At the moment when she lost her home and family, Hanna Tsegaye was spending her Saturday night with a neighborhood friend. Around 8 p.m. on March 11, Ms. Hanna, 16, heard a strange sound, like rushing wind, and felt the ground shake beneath her feet. She rushed outside and saw that an enormous pile of garbage at a nearby landfill had collapsed. Her home, which had been a couple of hundred yards from the trash heap, was buried. So were her parents and two siblings. At least 113 people, according to the latest government estimate, were killed when part of the Repi landfill, in the southwest of  Ethiopia’s capital, Addis Ababa, collapsed. In the days since, grieving survivors have been tormented by a pressing question: Could this tragedy have been prevented? The disaster is at odds with the image Ethiopia wants to project as a rapidly developing country. Poverty rates have decreased by more than 30 percent since 2000,  according to the World Bank, and government officials have claimed economic growth in the double digits over the last decade. The New York Times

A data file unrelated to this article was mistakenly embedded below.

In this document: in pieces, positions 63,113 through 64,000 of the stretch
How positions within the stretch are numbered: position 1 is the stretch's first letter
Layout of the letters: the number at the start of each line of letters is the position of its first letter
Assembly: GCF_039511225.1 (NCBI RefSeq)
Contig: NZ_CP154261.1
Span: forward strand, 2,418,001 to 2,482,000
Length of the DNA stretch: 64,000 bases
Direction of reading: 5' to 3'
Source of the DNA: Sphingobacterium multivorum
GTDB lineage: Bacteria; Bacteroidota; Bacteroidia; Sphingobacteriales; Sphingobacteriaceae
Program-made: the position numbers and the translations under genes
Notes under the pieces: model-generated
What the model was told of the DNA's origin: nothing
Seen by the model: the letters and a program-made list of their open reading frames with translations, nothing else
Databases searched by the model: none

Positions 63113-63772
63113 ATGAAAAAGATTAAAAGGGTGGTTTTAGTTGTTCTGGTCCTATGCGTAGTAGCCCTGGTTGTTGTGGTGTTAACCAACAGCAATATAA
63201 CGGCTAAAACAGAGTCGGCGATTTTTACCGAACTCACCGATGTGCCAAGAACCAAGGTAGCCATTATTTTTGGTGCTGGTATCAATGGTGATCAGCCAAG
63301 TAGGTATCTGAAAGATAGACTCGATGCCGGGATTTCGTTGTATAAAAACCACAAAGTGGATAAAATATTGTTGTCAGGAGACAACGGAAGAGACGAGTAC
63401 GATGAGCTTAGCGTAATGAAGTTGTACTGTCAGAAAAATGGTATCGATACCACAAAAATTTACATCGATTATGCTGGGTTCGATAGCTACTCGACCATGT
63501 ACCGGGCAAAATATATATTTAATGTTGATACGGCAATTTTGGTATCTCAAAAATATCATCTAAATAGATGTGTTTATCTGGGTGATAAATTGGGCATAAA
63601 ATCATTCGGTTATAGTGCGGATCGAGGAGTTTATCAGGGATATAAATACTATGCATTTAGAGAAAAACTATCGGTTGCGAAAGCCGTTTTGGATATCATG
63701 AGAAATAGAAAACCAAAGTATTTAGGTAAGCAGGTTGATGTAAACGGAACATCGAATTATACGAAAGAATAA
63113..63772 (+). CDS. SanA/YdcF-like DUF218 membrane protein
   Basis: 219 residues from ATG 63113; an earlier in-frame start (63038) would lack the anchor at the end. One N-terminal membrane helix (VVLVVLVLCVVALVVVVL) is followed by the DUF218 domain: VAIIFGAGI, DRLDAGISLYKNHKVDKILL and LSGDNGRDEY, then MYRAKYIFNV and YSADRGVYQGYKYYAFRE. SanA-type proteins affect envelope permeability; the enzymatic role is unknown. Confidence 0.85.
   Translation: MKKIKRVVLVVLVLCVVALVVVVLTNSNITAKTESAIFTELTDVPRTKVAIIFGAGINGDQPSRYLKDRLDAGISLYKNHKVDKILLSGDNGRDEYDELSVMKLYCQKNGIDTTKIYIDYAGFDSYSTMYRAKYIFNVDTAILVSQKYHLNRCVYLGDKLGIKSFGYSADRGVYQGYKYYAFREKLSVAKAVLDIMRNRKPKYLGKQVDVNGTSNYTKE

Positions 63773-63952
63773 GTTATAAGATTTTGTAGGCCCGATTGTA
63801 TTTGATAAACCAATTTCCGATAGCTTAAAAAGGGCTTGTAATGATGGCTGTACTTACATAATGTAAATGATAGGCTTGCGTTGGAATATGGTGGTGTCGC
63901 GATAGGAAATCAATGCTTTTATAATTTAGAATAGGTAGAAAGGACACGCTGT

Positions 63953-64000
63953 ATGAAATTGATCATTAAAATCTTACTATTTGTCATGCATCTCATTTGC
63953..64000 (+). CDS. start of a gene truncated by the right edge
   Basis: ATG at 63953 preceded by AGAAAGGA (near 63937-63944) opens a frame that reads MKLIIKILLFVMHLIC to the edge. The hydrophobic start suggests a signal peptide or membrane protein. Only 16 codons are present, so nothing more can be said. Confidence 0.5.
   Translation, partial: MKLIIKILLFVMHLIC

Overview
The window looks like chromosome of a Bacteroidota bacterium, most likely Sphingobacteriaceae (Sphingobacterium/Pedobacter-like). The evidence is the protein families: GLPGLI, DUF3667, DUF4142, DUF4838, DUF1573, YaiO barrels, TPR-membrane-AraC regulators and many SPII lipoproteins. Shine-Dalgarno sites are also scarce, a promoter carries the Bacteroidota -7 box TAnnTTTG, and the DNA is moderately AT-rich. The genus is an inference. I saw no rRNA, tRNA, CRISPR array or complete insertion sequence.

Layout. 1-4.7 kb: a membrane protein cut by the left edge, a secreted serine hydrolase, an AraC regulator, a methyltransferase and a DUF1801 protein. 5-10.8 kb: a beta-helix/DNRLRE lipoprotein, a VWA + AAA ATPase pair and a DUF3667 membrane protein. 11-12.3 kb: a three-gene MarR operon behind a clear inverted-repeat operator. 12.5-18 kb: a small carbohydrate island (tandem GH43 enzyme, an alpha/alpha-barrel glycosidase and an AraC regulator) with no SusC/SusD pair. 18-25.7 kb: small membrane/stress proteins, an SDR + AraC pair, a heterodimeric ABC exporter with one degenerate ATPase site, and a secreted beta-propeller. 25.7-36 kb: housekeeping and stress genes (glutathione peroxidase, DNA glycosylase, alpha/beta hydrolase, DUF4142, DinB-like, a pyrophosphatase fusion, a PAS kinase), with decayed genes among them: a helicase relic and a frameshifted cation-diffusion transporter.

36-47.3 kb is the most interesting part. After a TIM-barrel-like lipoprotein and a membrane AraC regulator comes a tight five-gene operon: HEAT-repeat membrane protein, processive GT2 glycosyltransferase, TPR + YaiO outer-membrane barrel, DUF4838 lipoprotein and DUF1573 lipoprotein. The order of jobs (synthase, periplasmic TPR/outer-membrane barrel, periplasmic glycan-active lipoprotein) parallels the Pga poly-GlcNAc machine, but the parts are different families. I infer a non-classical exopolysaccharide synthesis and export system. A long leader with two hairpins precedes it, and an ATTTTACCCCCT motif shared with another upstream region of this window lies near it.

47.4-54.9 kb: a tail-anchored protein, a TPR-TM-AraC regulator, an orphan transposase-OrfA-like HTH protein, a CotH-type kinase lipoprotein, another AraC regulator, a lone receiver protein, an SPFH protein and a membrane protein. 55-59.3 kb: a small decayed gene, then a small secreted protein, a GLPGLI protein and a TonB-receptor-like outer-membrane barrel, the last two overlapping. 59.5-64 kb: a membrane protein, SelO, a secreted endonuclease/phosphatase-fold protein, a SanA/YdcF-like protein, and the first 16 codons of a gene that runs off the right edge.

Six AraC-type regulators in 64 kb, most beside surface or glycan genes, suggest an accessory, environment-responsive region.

Morocco’s King Fired and Hired a Prime Minister in the Same Week But Still Has No Government
[…] The Moroccan monarch’s swift decision to fire Benkirane and name El Othmani, who served as foreign minister from 2012-2013, in the same week ensured that his country’s political stability is not rocked under his watch. Even though Morocco’s King ceded some power with his constitutional reforms in 2011, he still remains the ultimate authority as this power move shows. “Both constitutionally and in practice, the king is the final arbiter and has tremendous power”, Issandr El Amrani, International Crisis Group’s North Africa director, told Quartz. “He is a real executive monarch.” PJD increased its share of the vote to 32% in the latest elections but has been in a political deadlock with Aziz Akhannouch, a billionaire leader of the centre right party and a close of friend of the king. Akhannounch has been open about his desire to weaken the Islamist party’s grip on power lobbying for more parties to enter into a coalition. Quartz